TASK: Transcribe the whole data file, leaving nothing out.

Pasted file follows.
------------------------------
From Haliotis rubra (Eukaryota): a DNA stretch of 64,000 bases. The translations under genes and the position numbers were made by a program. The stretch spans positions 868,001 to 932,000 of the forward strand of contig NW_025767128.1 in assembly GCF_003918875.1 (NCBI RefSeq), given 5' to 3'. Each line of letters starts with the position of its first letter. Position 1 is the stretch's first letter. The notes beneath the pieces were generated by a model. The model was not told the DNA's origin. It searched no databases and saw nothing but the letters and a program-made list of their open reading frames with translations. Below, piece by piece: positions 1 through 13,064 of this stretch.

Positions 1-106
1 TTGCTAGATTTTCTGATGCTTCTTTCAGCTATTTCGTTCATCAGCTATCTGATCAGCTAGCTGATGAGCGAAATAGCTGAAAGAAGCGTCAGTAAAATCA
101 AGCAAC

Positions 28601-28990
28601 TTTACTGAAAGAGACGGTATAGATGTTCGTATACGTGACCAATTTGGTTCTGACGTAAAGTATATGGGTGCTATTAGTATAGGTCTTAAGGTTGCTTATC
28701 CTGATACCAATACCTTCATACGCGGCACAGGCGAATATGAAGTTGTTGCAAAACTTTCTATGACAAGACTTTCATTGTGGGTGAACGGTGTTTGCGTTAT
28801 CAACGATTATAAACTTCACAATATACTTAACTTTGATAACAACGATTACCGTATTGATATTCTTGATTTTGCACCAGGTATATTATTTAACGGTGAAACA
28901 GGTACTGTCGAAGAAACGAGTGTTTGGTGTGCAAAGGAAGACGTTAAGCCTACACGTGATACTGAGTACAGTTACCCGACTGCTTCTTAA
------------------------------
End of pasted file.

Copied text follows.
From Haliotis rubra (Eukaryota): a DNA stretch of 64,000 bases. The translations under genes and the position numbers were made by a program. The stretch spans positions 868,001 to 932,000 of the forward strand of contig NW_025767128.1 in assembly GCF_003918875.1 (NCBI RefSeq), given 5' to 3'. Each line of letters starts with the position of its first letter. Position 1 is the stretch's first letter. The notes beneath the pieces were generated by a model. The model was not told the DNA's origin. It searched no databases and saw nothing but the letters and a program-made list of their open reading frames with translations. Below, piece by piece: positions 1 through 13,064 of this stretch.

Positions 1-106
1 TTGCTAGATTTTCTGATGCTTCTTTCAGCTATTTCGTTCATCAGCTATCTGATCAGCTAGCTGATGAGCGAAATAGCTGAAAGAAGCGTCAGTAAAATCA
101 AGCAAC

Positions 28601-28990
28601 TTTACTGAAAGAGACGGTATAGATGTTCGTATACGTGACCAATTTGGTTCTGACGTAAAGTATATGGGTGCTATTAGTATAGGTCTTAAGGTTGCTTATC
28701 CTGATACCAATACCTTCATACGCGGCACAGGCGAATATGAAGTTGTTGCAAAACTTTCTATGACAAGACTTTCATTGTGGGTGAACGGTGTTTGCGTTAT
28801 CAACGATTATAAACTTCACAATATACTTAACTTTGATAACAACGATTACCGTATTGATATTCTTGATTTTGCACCAGGTATATTATTTAACGGTGAAACA
28901 GGTACTGTCGAAGAAACGAGTGTTTGGTGTGCAAAGGAAGACGTTAAGCCTACACGTGATACTGAGTACAGTTACCCGACTGCTTCTTAA